INDIANAPOLIS — A small-town boy who grew up to be a big-city cop was laid to rest Thursday, after he was a hailed as a hero for putting himself in harm’s way to save a woman and her child from an angry man with a gun.
Indianapolis police officer Rod Bradway, 41, was honored by thousands of public safety officers, civilians, and public officials who gathered at the Bankers Life Fieldhouse for an emotional tribute. It was followed by a slow procession to a gravesite service near the Heroes of Public Safety monument in the historic Crown Hill Cemetery.
“To get yourself killed as a police officer, you don’t have to be a rogue cop, you don’t have to antagonize anybody, you don’t have to pit yourself against any big-league crook,” Nappanee Mayor Larry Thompson told mourners. “All you have to do is stumble into somebody’s madness.”
Bradway, who grew up in the northern Indiana town of Nappanee, was killed a week ago when he kicked in an apartment door in response to screams for help from a woman being held at gunpoint by her former boyfriend. That man fatally shot Bradway, police say, then died after Bradway and another officer returned fire. The woman and her 11-month-old child were unharmed.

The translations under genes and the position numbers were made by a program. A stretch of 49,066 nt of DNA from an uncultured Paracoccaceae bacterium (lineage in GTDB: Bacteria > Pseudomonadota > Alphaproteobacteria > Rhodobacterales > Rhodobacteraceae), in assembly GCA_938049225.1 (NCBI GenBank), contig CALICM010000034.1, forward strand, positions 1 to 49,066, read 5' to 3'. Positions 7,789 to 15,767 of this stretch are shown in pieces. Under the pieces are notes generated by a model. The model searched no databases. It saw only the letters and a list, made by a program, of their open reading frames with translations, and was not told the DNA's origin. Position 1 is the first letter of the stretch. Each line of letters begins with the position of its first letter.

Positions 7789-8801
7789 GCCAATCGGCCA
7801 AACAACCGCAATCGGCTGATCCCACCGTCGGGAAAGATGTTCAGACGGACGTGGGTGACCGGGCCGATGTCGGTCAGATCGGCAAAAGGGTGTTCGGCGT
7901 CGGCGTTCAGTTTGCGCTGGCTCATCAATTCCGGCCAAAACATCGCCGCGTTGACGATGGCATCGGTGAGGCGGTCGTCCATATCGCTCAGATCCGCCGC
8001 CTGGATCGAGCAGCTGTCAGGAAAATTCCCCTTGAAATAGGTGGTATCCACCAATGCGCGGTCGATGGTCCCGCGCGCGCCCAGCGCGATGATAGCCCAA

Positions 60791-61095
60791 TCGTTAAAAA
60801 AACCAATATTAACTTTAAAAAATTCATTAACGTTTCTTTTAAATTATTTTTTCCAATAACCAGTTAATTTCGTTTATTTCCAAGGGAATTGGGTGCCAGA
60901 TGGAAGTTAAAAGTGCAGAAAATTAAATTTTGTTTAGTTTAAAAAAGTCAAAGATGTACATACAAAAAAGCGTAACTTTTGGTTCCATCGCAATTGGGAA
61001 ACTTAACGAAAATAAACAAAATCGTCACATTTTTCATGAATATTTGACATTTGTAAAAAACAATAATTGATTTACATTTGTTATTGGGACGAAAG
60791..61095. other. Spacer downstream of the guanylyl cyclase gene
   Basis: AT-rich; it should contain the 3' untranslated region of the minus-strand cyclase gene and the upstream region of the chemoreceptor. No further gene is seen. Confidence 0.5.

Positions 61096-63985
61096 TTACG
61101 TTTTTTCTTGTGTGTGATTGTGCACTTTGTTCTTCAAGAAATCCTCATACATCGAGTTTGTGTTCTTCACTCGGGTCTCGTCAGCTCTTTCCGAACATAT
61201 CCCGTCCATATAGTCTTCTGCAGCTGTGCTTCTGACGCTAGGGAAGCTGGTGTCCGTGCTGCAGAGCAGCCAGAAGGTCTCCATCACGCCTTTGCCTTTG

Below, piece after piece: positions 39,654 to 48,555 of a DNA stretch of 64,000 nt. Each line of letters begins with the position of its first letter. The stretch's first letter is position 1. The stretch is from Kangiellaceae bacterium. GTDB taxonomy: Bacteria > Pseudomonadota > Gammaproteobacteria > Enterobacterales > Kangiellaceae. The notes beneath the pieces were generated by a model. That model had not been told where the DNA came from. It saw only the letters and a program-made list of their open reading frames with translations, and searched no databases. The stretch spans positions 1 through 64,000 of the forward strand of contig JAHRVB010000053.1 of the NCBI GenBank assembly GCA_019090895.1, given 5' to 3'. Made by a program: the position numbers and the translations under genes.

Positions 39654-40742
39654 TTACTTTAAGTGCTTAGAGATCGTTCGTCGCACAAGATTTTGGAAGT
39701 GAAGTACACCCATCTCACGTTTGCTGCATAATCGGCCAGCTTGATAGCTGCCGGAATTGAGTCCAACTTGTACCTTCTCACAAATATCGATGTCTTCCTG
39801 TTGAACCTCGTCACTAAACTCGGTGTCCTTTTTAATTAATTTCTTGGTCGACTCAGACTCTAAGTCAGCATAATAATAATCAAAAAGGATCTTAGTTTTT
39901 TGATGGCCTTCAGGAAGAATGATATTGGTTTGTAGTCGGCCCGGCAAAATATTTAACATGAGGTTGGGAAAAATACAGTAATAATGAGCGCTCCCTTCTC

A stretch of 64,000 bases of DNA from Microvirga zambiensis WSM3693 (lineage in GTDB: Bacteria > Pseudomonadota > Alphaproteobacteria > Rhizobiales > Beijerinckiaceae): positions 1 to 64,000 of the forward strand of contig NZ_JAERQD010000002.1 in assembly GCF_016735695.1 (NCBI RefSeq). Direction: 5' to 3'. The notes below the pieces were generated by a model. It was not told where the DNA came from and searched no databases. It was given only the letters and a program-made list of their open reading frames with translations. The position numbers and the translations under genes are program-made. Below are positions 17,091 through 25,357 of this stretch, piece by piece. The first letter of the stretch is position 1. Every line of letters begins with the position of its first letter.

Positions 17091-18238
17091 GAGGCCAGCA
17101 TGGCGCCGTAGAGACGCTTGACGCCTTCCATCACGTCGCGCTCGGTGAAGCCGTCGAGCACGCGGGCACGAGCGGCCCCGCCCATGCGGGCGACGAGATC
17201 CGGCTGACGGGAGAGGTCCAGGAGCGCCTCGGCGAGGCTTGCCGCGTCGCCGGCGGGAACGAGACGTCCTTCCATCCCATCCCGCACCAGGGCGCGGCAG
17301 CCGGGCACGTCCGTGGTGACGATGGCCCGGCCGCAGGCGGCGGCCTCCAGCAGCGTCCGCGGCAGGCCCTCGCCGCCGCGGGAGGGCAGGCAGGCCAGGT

Indianapolis police chief Rick Hite said Bradway’s actions represented more than just a reflexive response to a cry for help.
“He symbolically kicked down the door of anger,” Hite said. “He kicked down the door of hatred. He kicked down the door of pain. He kicked down the door of fear. He kicked down the door of despair.
“At the same time, Rod opened the door to peace,” he continued. “He opened the door to life. He opened the door to trust. He opened the door to honor. He opened to door to love. And he opened the door to legacy. This magnificent act of bravery and kindness allows a mother to raise a child.”